The background was as follows. The defendant and a woman named Johnson were passengers in a vehicle driven by Johnson’s cousin, Humphrey-Frazer. As the vehicle approached a group of people standing in front of a house, “[t]he defendant leaned out of the rear driver’s side window and fired” several shots toward the group. “The defendant’s gunshots were met by return fire; a bullet penetrated a window of the vehicle and struck Humphrey-Frazer in the head, killing him.” During the police investigation of the incident, Johnson told the detectives that she was acquainted with the defendant and “would recognize him if she saw him. The detectives then stopped the interview in order to perform an identification procedure. They presented Johnson with a computer screen that simultaneously displayed photographs of eleven individuals” and asked her if any of the individuals was involved in the incident. Johnson selected the defendant’s image as depicting the person she had observed firing a gun out of the window of the vehicle. Although Johnson said that she had seen the gun, “her description of [it] provided no detail that would suggest that she could identify anything more than its type.” “After the interview [of Johnson], an arrest warrant issued against the defendant.” Subsequently, the police observed the defendant “riding a motorized scooter [after dark] and pursued him, using their lights and sirens in an attempt to cause him to stop. The defendant drove the scooter [on]to a grassy area” and then back onto the street, where he was apprehended. “The next morning, a canine unit from the State police searched the grassy area and found a [loaded] handgun.” Subsequently, the police showed that gun to Johnson who, in response to improperly suggestive questioning by the detectives, asserted that it “‘look[ed] just like’” the weapon fired by the defendant during the incident in which Humphrey-Frazer was killed. The police then made inappropriate confirmatory statements to Johnson regarding her identification of the gun. After the return of indictments against the defendant on various charges, he filed a motion to suppress Johnson’s identification of him (which was denied) and her identification of the gun (which was allowed). The parties cross-appealed from those rulings.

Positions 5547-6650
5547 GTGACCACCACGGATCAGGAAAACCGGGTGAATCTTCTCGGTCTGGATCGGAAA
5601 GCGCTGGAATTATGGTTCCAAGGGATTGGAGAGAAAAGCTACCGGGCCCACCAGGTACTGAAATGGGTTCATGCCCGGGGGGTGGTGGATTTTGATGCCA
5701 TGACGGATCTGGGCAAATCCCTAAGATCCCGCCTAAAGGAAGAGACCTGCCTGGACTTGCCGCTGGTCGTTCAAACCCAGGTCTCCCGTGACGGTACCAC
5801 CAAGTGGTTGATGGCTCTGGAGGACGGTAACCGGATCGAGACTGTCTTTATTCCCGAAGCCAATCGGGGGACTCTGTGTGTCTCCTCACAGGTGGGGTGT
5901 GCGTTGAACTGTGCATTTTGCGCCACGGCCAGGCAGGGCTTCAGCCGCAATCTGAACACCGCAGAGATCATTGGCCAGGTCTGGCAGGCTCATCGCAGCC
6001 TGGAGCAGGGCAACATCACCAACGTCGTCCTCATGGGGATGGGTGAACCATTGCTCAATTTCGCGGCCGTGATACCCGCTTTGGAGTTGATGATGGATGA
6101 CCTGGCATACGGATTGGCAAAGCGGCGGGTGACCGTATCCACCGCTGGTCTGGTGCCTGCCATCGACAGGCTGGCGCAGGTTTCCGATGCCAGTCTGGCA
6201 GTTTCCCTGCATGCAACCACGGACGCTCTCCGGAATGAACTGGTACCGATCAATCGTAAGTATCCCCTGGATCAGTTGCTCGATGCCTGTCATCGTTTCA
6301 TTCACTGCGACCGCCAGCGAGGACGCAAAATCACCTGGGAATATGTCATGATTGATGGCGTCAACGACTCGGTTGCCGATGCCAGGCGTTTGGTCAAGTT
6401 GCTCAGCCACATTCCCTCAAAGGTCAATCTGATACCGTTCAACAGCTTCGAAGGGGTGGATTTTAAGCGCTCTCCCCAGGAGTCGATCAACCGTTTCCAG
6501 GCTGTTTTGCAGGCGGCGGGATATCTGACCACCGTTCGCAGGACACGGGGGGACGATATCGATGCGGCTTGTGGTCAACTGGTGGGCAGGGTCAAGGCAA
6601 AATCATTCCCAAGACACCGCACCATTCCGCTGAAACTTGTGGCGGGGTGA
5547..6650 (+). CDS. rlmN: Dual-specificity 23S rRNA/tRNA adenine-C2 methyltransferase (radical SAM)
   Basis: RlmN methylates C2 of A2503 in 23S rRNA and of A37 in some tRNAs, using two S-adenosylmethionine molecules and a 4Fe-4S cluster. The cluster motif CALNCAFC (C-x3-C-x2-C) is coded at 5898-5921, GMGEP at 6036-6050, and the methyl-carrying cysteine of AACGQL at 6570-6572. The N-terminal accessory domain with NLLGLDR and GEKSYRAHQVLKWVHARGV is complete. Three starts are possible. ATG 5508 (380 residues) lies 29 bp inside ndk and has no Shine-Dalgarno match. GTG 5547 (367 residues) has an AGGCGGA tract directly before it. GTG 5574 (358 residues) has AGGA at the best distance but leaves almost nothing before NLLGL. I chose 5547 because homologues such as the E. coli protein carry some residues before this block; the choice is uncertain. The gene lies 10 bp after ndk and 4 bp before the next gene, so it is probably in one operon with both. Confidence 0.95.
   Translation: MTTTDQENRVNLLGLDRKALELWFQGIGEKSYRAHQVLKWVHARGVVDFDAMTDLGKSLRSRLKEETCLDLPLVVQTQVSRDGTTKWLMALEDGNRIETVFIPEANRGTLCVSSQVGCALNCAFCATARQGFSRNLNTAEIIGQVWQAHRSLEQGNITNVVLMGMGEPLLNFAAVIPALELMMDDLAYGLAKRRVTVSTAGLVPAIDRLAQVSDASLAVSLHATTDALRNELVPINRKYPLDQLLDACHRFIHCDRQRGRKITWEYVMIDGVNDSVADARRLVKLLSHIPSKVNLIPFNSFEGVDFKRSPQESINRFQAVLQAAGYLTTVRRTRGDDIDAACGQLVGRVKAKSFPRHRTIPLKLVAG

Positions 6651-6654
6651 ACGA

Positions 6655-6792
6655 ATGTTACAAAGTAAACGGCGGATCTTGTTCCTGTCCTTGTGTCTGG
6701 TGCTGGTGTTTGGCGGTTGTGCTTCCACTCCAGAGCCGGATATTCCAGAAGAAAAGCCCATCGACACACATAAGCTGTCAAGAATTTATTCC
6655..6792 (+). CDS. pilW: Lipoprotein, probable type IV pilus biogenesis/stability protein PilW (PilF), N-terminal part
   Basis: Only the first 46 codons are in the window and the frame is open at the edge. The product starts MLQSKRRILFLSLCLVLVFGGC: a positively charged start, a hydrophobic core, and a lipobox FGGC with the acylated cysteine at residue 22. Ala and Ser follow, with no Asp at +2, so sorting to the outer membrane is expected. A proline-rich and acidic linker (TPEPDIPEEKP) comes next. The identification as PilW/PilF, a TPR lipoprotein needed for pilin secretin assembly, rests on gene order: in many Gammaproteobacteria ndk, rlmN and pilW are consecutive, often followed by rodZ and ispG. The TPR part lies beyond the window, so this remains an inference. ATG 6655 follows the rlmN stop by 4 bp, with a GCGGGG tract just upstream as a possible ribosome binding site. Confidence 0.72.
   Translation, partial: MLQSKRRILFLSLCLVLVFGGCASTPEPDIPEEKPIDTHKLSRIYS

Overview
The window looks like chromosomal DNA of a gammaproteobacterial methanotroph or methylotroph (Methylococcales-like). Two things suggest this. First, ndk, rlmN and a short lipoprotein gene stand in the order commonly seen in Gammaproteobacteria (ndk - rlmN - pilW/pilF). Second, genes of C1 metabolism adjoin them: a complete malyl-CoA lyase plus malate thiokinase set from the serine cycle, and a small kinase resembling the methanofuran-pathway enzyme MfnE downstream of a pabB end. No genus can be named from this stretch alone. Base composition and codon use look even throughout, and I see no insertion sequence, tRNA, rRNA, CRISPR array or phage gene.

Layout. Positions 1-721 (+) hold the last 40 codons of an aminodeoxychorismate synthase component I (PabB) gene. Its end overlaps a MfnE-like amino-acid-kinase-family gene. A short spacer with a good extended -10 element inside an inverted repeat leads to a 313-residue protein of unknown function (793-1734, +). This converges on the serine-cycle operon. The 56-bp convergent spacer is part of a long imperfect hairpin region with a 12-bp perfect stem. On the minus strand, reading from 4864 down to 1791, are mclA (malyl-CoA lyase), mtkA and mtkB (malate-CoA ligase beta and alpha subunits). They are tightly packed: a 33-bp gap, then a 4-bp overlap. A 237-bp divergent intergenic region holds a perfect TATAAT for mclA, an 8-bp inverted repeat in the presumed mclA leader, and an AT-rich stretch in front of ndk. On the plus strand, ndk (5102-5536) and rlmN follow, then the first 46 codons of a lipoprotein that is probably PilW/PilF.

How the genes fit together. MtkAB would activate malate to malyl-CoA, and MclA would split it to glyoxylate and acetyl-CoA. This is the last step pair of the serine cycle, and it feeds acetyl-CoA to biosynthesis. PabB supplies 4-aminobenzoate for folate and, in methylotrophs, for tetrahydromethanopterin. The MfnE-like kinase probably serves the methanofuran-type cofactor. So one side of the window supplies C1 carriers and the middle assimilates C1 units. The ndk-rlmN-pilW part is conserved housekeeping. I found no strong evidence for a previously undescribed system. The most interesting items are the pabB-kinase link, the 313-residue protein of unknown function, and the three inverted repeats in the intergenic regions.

In its decision affirming the denial of the defendant’s motion to suppress Johnson’s identification of him, the SJC made the following two significant rulings. First, the failure by the police to follow the “protocol to be used before a photographic array is provided to an eyewitness,” as set forth in Silva-Santiago, 453 Mass. at 797-798, does not necessarily require suppression of the witness’s identification of the defendant. The Court explained that although “an identification procedure without such a protocol is unnecessarily suggestive,” suppression is required only where the procedure “was so unnecessarily suggestive as to deprive the defendant of due process.” The Court concluded that such suggestiveness was not present here, where, because Johnson knew the defendant from prior interactions, the risk of misidentification was diminished. “[I]n these circumstances,” opined the Court, “the detectives’ failure to follow the [Silva-Santiago] protocol, standing alone, did not warrant suppression of Johnson’s identification of the defendant.” Second, the SJC — noting the disagreement within the scientific community as to whether sequential photographic arrays are superior to simultaneous arrays in identification procedures — declined to state a preference for either one of the methods over the other. In the Court’s view, “the decision whether to use a simultaneous or a sequential procedure is best left to law enforcement, and the choice will continue to bear on the weight of the identification, but not on its admissibility.” Therefore, the Court rejected the defendant’s argument “that the identification procedure [utilized here] was unnecessarily suggestive because the eleven photographs in the array were shown to Johnson simultaneously rather than sequentially.” Continue reading →